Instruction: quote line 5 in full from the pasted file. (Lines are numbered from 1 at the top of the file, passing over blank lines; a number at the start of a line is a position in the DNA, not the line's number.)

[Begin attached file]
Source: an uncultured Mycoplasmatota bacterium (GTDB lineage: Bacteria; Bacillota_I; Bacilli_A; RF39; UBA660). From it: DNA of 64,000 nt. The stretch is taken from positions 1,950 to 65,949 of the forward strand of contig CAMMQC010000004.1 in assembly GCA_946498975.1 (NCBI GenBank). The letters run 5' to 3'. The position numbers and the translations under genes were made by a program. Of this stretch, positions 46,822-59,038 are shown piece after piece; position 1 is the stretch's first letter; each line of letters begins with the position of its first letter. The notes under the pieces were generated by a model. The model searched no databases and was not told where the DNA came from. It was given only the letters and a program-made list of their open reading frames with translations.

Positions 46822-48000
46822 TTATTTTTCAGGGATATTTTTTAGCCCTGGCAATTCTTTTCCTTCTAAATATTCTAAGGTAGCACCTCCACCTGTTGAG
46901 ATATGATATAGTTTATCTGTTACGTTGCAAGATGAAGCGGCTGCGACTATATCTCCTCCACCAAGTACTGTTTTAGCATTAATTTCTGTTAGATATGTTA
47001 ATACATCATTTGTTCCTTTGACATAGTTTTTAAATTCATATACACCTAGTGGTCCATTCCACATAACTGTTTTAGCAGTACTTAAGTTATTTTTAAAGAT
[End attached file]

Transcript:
47001 ATACATCATTTGTTCCTTTGACATAGTTTTTAAATTCATATACACCTAGTGGTCCATTCCACATAACTGTTTTAGCAGTACTTAAGTTATTTTTAAAGAT